“Bill planned his gift with us very carefully, recognizing this center as a significant part of his life’s work that’s extremely meaningful to him as well as to our students, faculty and staff,” said Phil Bailey, director of the Frost Fund and CSM dean emeritus who met Bill Frost in 1970 when Bill was a student. “We are extremely grateful for his vision, philanthropy and contribution to undergraduate research and student opportunities.”
The Frost donation also covers costs associated with scholarships and stipends for students, equipment and instrumentation, hiring of more instructors and giving faculty members more time to mentor undergraduate students in research.
“Bill really liked doing research when he was here at Cal Poly, and even spent some nights in buildings here on campus, because he was so committed to his chemistry projects,” Bailey recalled. “He valued the role of education and his relationships with faculty while a student and continued to do so even after graduating and developing his own companies.”
Frost funding also established the new Plant Conservatory located on the hill overlooking Poly Canyon Village at the intersection of Village Drive and Poly Canyon Road. The conservatory had to be moved to make way for the new building.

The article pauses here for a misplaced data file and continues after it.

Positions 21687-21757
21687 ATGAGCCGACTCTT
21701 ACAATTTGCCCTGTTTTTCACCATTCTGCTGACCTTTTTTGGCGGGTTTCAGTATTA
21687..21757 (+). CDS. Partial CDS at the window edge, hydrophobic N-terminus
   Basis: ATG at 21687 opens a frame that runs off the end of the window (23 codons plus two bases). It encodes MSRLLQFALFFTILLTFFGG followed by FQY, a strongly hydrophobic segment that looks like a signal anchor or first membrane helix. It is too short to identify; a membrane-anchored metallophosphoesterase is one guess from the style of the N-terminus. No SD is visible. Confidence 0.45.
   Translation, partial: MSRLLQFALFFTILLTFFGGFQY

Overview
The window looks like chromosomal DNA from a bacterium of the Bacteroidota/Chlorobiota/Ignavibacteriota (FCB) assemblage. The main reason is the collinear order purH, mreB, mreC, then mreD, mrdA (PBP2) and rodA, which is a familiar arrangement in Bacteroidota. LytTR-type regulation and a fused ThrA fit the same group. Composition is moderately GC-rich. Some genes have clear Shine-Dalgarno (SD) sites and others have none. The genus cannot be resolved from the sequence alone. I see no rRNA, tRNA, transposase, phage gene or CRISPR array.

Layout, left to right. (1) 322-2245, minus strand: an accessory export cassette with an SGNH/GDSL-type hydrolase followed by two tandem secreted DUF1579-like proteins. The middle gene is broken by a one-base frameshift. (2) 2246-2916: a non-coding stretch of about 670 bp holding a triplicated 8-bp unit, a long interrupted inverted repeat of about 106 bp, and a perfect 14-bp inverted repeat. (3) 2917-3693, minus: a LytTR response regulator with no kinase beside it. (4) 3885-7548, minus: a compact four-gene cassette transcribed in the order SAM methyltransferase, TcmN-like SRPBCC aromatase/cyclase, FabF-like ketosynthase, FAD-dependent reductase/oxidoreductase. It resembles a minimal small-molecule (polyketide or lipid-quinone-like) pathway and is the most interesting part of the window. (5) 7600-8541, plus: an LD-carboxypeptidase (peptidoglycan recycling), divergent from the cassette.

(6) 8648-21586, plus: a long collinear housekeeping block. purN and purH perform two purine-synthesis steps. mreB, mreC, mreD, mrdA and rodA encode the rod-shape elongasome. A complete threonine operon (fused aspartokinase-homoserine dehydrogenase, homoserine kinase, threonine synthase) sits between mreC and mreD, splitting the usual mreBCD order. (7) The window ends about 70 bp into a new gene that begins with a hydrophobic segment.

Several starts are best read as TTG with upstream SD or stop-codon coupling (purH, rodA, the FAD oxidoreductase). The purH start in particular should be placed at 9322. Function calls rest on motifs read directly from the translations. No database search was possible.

The conservatory features multiple controlled environments to grow plants from around the world, outdoor meeting and research areas, and office spaces for technical staff and students.
The new Frost Center greatly expands resources for research among faculty who currently share facilities, some packed into tight quarters, and the proximity of the new lab spaces facilitates multidisciplinary collaboration.
“There’s going to be greater chance for cross-pollination,” said Chris Kitts, director of Cal Poly’s Center for Applications in Biotechnology. “Instead of walking across campus, I can go down the hall and have a conversation about a program or project. I’m looking forward to the possibilities of unexpected connections that form from working in the same areas.”
Physics Professor Ryan Walter said his new work area will help build, program, and troubleshoot instruments and electronics used for oceanographic research. “I'll use the space to stage field experiments,” Walter said. “I will also conduct lab experiments looking at rotating, stratified fluids, simulating what happens in the ocean.”
As a biological sciences student at Cal Poly in the 1990s, Wendt conducted in-person research off campus in marine science at Diablo Canyon Nuclear Power Plant.
“I had amazing teachers and mentors in the faculty at Cal Poly, but many of them didn’t have active research programs and labs 30 years ago,” Wendt said. “The student that wanted that research experience often had to find a way to piece it together back then.”
Expanded opportunities for research on campus “is the major impact of this new building,” Wendt said.
“This is bringing more physical resources to student research opportunities and the teacher-scholar model,” Wendt continued. “Bill and Linda Frost have enriched the learning opportunities for our students, and they have enabled us to maintain our competitive edge in being a premier institution that will attract the best students, staff and faculty.”